Oxford University Press's
Academic Insights for the Thinking World

  • Author: Dan Svantesson

Time for international law to take the Internet seriously

Internet-related legal issues are still treated as fringe issues in both public and private international law. Anyone doubting this claim need only take a look at the tables of content from journals in those respective fields. However, approaching Internet-related legal issues in this manner is becoming increasingly untenable. Let us consider the following: Tech companies feature prominently on lists ranking the world’s most powerful companies.

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Supreme Court of Canada challenges the idea of state sovereignty

It has been a busy time for the Supreme Court of Canada. In a judgment on 23 June 2017, it ruled that Facebook Inc’s forum selection clause was unenforceable in a case involving the application of British Columbia’s Privacy Act. The long-term value of that judgment is, however, questionable given that the Court was split 4-3, with one of the judges (Abella J.) deciding against Facebook, doing so on a different basis to the other three who ruled against Facebook.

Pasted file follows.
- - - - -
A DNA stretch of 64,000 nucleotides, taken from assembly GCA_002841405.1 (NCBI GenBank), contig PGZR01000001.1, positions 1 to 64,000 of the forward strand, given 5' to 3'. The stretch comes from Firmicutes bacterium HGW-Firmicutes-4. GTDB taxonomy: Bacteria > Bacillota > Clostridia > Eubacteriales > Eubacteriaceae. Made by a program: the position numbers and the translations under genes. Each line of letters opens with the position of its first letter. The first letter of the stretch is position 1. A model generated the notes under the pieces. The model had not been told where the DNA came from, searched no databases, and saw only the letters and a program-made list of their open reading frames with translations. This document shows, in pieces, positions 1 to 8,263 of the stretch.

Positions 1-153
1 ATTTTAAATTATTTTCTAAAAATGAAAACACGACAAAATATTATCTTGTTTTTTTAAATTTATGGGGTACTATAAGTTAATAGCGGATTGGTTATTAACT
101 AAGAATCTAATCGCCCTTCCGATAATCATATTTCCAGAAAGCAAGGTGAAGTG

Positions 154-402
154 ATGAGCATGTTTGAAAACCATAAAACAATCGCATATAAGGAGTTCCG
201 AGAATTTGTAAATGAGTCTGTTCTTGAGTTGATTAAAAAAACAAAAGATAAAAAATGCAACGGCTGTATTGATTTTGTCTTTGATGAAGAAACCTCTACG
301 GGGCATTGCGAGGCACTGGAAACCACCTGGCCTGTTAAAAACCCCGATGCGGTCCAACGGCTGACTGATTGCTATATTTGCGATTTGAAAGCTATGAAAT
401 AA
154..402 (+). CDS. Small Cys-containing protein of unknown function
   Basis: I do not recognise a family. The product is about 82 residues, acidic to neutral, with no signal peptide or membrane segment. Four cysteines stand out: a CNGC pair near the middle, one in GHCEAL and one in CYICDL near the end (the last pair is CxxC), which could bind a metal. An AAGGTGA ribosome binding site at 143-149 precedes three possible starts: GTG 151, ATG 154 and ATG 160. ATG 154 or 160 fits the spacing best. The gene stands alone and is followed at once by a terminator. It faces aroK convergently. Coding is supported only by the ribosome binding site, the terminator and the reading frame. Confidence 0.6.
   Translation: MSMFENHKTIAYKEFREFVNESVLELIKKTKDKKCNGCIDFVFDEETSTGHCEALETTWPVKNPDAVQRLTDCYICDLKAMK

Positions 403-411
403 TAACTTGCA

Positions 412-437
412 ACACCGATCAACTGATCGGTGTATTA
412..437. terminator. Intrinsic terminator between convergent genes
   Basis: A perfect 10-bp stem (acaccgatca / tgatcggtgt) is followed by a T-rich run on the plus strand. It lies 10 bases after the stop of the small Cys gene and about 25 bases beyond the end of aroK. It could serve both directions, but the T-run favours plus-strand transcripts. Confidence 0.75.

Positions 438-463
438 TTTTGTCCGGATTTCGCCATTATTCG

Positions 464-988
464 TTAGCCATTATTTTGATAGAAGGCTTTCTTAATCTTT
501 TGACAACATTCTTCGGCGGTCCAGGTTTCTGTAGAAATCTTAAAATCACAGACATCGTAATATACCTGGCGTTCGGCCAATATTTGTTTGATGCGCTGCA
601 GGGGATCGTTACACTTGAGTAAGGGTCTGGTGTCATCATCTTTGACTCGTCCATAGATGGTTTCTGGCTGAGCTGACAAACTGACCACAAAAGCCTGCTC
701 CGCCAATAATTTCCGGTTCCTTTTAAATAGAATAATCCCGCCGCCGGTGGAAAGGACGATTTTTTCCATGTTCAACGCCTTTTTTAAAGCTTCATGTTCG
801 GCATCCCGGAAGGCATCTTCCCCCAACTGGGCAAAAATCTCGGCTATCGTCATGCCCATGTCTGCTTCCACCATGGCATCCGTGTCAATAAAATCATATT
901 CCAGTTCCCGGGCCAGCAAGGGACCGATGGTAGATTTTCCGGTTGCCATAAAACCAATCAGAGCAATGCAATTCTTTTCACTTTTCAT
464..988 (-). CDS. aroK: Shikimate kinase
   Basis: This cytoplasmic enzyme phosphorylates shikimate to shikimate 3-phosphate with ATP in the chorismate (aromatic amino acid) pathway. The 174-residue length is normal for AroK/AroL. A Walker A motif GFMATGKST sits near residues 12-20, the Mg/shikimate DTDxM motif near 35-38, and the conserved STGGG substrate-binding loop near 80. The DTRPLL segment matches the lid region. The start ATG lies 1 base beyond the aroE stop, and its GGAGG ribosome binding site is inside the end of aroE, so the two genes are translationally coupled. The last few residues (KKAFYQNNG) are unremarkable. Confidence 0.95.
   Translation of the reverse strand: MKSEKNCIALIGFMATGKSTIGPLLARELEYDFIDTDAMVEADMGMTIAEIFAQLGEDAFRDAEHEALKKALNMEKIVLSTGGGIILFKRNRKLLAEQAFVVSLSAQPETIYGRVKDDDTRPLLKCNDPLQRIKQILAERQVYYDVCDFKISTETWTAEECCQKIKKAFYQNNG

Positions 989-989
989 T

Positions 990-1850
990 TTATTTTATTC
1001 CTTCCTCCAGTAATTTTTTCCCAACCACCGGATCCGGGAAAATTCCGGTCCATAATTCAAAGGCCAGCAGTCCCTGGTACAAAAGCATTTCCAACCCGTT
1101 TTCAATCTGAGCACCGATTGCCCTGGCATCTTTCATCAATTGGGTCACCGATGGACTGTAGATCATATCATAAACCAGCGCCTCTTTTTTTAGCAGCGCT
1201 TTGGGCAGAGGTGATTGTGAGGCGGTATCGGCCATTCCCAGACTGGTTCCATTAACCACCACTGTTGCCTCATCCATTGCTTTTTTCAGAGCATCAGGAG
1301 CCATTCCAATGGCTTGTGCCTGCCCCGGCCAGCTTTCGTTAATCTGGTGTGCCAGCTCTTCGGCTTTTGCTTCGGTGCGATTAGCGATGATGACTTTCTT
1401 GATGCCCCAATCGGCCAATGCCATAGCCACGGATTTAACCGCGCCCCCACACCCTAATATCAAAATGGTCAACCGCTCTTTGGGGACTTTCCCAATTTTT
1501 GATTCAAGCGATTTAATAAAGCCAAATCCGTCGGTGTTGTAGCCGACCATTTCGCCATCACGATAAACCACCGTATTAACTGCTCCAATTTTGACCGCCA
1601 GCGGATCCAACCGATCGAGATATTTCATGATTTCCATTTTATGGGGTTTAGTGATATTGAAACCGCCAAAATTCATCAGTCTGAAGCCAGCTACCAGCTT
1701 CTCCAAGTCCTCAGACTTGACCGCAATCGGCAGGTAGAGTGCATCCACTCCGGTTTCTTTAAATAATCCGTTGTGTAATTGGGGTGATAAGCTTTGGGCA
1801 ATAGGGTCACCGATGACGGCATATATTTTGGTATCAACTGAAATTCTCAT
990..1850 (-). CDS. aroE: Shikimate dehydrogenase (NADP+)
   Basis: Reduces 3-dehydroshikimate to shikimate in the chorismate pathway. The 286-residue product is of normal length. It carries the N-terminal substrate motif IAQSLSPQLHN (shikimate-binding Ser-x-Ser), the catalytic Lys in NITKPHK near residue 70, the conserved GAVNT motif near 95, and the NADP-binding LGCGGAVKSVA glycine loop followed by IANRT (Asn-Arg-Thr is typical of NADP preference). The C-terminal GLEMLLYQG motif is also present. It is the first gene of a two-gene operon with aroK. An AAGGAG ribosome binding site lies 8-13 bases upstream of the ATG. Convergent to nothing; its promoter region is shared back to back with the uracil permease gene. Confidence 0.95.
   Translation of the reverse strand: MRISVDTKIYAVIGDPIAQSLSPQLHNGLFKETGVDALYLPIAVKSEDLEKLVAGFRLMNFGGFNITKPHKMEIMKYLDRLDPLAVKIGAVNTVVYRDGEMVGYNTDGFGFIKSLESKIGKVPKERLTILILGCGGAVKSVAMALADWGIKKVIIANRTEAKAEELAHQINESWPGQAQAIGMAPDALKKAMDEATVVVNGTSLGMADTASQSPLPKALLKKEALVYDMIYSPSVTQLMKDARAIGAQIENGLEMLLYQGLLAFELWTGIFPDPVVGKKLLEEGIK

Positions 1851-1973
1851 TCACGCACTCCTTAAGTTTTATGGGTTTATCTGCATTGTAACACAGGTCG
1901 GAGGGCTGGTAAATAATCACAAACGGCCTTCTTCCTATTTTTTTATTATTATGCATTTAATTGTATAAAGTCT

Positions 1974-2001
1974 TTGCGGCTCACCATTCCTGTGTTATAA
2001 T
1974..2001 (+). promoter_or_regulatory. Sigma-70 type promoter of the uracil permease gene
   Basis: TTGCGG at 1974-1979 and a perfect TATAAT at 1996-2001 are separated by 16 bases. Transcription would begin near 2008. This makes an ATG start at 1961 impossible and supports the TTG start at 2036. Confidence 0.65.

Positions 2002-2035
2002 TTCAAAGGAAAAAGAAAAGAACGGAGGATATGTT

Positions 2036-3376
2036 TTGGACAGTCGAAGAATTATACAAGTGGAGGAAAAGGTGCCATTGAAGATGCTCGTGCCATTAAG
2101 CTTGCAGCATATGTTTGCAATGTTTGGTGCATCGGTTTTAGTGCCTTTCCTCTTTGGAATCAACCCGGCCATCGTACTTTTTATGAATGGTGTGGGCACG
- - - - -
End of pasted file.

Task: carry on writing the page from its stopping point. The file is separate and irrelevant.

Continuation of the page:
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The concept of ‘extraterritoriality’: widely used, but misguided and useless

‘Territoriality’ plays a central role under our current paradigm of jurisdictional thinking. Indeed, a State’s rights and responsibilities are largely defined by reference to territoriality. States have exclusive powers in relation to everything that occurs within their respective territories, and this right is combined with a duty to respect the exclusive powers of other States over their respective territories.

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